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Morton's Neuroma Insoles

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€44.99

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€44.99

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€54.99

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Morton's Neuroma Insoles

MORTON’S NEUROMA FOOT PAIN

Relieve Foot Pain with Insoles for Morton’s Neuroma

Have you felt like you’ve been walking on a pebble that’s stuck in your shoe with continuous pain in the ball of your foot? If so, this is Morton’s Neuroma. Morton’s Neuroma is a condition where the tissue that surrounds the aggravated nerve leading to the toes thickens. Linked to the wearing of high-heel shoes, most people are able to relieve neuroma foot pain by switching to more comfortable, low-heel shoes and leveraging insoles for Morton’s Neuroma.

Solutions

  • Pinnacle Plus: Spread and cushion the metatarsal heads to help alleviate pain from Morton’s Neuroma. This full-length insole provides the ideal blend of foot control, flexibility and cushioning. The built-in arch support and heel cradle offers stability and motion control.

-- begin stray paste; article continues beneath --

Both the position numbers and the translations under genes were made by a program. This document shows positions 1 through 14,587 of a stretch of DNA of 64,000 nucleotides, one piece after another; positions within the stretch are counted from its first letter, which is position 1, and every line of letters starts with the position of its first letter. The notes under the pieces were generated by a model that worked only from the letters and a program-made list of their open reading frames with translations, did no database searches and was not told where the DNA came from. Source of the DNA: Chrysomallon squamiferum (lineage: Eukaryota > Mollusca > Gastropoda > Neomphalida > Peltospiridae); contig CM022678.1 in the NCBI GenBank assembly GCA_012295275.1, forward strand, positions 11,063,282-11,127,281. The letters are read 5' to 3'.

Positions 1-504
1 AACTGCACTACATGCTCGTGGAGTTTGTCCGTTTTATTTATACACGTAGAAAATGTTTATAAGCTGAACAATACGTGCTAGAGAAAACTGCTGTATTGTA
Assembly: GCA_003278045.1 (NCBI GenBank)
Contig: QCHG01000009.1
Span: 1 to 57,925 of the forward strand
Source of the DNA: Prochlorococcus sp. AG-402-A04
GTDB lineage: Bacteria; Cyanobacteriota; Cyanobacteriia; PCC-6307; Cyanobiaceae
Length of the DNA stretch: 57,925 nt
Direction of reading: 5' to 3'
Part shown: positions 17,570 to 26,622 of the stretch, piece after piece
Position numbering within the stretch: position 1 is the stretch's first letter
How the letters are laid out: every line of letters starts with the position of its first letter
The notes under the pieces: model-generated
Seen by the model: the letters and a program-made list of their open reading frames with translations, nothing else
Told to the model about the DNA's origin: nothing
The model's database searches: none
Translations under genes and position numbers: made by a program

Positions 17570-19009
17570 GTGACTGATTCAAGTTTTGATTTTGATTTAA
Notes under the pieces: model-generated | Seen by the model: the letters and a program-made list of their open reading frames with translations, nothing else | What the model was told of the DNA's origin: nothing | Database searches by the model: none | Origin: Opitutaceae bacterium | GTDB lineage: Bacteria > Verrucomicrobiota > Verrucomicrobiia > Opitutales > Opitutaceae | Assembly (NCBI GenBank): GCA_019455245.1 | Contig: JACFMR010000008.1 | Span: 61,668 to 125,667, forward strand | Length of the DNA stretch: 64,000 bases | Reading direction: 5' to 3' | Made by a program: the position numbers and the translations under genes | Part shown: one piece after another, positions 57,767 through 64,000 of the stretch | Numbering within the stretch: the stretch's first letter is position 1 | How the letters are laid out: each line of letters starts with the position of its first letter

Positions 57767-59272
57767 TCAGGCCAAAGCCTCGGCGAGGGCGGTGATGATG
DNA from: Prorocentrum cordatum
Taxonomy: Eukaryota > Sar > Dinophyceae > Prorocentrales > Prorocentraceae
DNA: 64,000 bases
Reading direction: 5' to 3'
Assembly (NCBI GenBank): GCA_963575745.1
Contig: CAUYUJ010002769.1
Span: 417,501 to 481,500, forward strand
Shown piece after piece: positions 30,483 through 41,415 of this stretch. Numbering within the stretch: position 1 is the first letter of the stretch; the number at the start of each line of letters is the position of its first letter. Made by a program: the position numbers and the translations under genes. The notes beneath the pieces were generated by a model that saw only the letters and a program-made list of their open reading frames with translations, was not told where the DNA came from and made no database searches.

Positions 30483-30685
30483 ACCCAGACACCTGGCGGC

• ProTech Met Full Length: Built-in foot arch support and heel cradle for motion control. These orthotics provide a double layer, shock absorbing cushioning for enhanced comfort. The maximum cushioning helps relieve pain from Morton’s Neuroma.

Common Symptoms of Morton’s Neuroma

  • Burning pain in the ball of your foot. Oftentimes, this pain can also be felt in your toes.
  • Tingling sensation or numbness in your toes.
  • Feeling like you’re walking on a stone or pebble that’s lodged in your sock or shoe.

Common Causes of Morton’s Neuroma

Anything that causes irritation, injury, or incredible pressure to the nerves leading to your toes.

  • One of the most likely causes is wearing high-heeled shoes that press the toes into the toe box and put pressure on the heel. This is why Morton’s Neuroma is more common in women than men.
  • Sports like running, skiing, or climbing can put pressure on your toes if wearing tight shoes.
  • Those with foot deformities like bunions, foot arches, and flat feet are at more risk of developing a neuroma.

Morton’s Neuroma Treatment Plan

Relief typically begins with nonsurgical means, such as:

  • Switching out high-heeled and tight shoes for wider, more comfortable footwear with a lower heel and soft sole. This can help reduce the pressure on the irritated nerve.
  • Adding arch supports or insoles to your shoes can also help reduce pressure and irritation.
  • Injections of corticosteroid medication can also relieve some of the pain and swelling.

Surgeries like decompression surgery or removal of the nerve completely are also treatment options if there is no response to the nonsurgical treatments.

 

 
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